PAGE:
Every young person waiting for their results wants to know they have been treated fairly. By ensuring students have the safety net of their mock results, as well as the chance of sitting autumn exams, we are creating a triple lock process to ensure confidence and fairness in the system.

No one wanted to cancel exams – they are the best form of assessment, but the disruption caused by COVID-19 meant they were not possible.
This triple lock system will help provide reassurance to students and ensure they are able to progress with the next stage of their lives.

However, we must admit that we had hoped for much bigger changes, more similar to those made in Scotland which saw 76,000 pupils' grades reversed.

Other student organisations have also expressed concerns with the triple lock process. NUS National President, Larissa Kennedy, said:

We called this week for the UK Government to ensure any exam resits were free to the student, and we welcome confirmation that this will be the case.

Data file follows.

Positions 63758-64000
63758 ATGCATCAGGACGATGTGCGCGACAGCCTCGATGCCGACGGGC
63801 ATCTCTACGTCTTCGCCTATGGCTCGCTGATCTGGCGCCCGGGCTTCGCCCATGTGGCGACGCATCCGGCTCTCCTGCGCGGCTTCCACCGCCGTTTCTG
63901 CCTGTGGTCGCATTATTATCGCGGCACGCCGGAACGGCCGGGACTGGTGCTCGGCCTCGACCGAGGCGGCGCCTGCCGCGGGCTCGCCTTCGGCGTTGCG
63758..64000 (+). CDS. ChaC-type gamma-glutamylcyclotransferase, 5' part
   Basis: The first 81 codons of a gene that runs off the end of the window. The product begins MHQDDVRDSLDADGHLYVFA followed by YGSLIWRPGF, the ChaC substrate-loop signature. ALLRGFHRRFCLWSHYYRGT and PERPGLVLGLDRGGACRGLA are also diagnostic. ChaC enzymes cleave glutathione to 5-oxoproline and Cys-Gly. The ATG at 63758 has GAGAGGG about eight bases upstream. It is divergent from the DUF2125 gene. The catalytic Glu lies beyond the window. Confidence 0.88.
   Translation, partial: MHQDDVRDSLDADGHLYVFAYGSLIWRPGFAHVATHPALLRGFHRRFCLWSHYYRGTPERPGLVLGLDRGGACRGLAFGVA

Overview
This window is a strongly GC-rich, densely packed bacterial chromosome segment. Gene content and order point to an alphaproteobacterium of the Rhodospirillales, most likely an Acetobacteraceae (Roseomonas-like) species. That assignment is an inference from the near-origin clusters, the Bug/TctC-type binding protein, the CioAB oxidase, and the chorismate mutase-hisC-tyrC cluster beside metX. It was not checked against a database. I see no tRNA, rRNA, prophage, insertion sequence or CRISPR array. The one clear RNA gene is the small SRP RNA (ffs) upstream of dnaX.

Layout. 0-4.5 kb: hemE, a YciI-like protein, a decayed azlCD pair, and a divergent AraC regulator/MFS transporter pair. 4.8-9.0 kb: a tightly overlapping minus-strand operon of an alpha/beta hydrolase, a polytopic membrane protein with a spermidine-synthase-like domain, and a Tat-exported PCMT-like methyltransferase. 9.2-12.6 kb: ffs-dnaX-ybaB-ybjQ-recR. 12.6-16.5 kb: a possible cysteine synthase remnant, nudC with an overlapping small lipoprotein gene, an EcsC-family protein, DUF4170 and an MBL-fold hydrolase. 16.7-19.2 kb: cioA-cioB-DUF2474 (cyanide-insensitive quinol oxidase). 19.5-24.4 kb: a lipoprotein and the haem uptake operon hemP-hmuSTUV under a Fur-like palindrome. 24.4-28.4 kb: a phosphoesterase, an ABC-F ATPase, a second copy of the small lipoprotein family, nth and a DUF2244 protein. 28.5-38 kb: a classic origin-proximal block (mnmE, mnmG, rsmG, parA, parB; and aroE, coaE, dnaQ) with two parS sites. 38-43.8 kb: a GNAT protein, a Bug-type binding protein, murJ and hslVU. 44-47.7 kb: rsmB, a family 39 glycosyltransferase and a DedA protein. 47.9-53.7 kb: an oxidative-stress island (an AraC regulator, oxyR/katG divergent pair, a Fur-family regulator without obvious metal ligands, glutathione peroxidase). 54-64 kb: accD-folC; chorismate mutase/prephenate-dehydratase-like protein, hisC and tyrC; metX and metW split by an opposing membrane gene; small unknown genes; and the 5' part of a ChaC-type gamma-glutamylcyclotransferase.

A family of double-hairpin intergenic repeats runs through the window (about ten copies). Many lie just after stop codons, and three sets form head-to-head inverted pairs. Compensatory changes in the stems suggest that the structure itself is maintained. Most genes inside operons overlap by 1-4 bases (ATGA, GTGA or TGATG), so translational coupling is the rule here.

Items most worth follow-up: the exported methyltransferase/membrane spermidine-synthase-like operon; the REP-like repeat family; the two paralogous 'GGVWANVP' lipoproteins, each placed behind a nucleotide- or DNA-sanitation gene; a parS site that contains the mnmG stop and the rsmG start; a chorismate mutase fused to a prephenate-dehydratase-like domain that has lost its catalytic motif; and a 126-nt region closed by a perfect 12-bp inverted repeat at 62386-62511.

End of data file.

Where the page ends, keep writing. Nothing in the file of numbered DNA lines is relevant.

However, the rest of the triple lock approach is wrong. The use of mock exams results risks making a mockery of the whole system, given the lack of a standard approach to mock exams and the fact they are not taken by all candidates. This is a botched attempt at a solution which does not fix the problem created by the classist, racist moderation system, that students' results will be based on where they live, not a true reflection of their own abilities.

We still believe that England should follow Scotland in scrapping moderated grades. With its triple lock policy, all the Government has done is lock in inequality.

If the triple lock process is not useful to you, remember that you have more options.

How are universities responding to the new 'triple lock' process?

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Universities UK, who act as the collective voice of 137 unis in the UK, have responded to the news about the triple lock process for A Level results.